Only the high school basketball teams that win state championships or take third place win their final game of the season.
The finality of a season being over is never easy, win or lose. It’s four grueling months of the highest of highs and the lowest of lows. So much time is invested and while it seems like a marathon, it can be over in the time it takes to run a short sprint.
McPherson High’s girls experienced that feeling on Saturday. Their four-month season was decided in a matter of 6 seconds.
I can’t recall covering very many Bullpup losses, in any sport, more painful than Saturday’s 51-49 girls’ loss to Buhler. The way the game ended left an ache in the hearts of Bullpup players, coaches and fans that won’t subside any time soon.
Make no mistake, this Bullpup team was one of the eight best in Class 4A Division I this year. The Crusaders will certainly attest to that as the trilogy between the teams was much like Ali-Frazier. Buhler’s six-player rotation probably is glad it has until Thursday to recover as Saturday’s game was physically, mentally and emotionally taxing.
But until the inequities in the sub-state system are changed, we’ll continue to get situations like a 7-15 Rose Hill team at state and not teams like McPherson and Wamego, who have been staples the past few years. The Bullpups ran roughshod over the Rockets in two meetings this season, but the sub-state Rose Hill was in greatly boosted its chances.
Anyone associated with the MHS program, however, was left fuming by the way the proceedings played out on Saturday.
The Bullpups, a team that had not been plagued by foul trouble at all during the season, were tagged with a whopping 23 in the first three quarters alone. And you had a feeling the way the game was going, a foul call would determine the eventual result. Buhler shot 26 free throws in the game, McPherson eight.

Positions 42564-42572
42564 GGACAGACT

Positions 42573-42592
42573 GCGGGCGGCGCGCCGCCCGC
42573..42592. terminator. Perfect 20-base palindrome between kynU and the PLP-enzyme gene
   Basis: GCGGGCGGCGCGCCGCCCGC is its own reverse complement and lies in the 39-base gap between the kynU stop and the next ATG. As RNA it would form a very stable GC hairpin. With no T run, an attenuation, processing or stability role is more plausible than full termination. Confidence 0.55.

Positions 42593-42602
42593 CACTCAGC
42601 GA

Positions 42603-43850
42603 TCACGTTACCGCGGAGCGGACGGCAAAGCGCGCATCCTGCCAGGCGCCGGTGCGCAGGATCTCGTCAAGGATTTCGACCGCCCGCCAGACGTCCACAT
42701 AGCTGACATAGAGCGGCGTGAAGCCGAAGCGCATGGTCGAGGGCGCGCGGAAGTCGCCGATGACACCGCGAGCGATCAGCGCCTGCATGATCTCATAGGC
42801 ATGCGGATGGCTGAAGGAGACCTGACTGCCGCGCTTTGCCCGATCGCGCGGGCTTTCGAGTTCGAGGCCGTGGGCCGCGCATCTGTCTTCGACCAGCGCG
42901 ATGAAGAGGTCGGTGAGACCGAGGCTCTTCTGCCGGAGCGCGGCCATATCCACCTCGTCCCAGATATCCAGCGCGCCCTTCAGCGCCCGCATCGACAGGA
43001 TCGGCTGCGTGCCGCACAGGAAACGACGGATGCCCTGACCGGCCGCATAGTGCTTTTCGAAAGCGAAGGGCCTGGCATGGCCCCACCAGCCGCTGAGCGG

Buhler’s crafty, sure-fire All-Stater Jessica Steffen made the play of the game when she created a foul situation and responded by making a pair of clutch free throws with 4.2 seconds left. She then stole the in-bounds pass to preserve the win. From my vantage point, there was minimal contact on the play, but apparently enough to warrant the whistle.
This game, to me, wasn’t lost at the end as Taylor Robertson led an MHS comeback that put it in position to win. The Bullpups had sped to a seven-point lead and seemed to be in control much of the first half. But just as in the first meeting between the two, the Crusaders ruled the third quarter as fouls sent some of the key Bullpup principles to the bench.
McPherson High coach Chris Strathman was the epitome of class after the game. He immediately congratulated the arch-rival Crusaders on making it to state and also gave praise to his team that did everything it could to win the game. It came down to the final play and the creative Steffen got the job done.
I posted a column last week that I thought this was Strathman’s best coaching job in his 10 years and just because the Bullpups didn’t make state, I still believe that. He had three seniors who never had started in previous years and blended them with eight underclassmen who will no doubt use Saturday’s disappointment as motivation for next year. He may have the best 1-2 freshman duo in Kansas in Taylor Robertson and Mandi Cooks, who are going to be the focus of opposing teams next year. And some of the other returnees would be the best player on other teams.
As Strathman said after the game, the Bullpups should hold their heads high. They handled themselves with class in victory and in the few times they lost. The program is in good hands and I fully expect them to be in Salina next year after a one-year hiatus.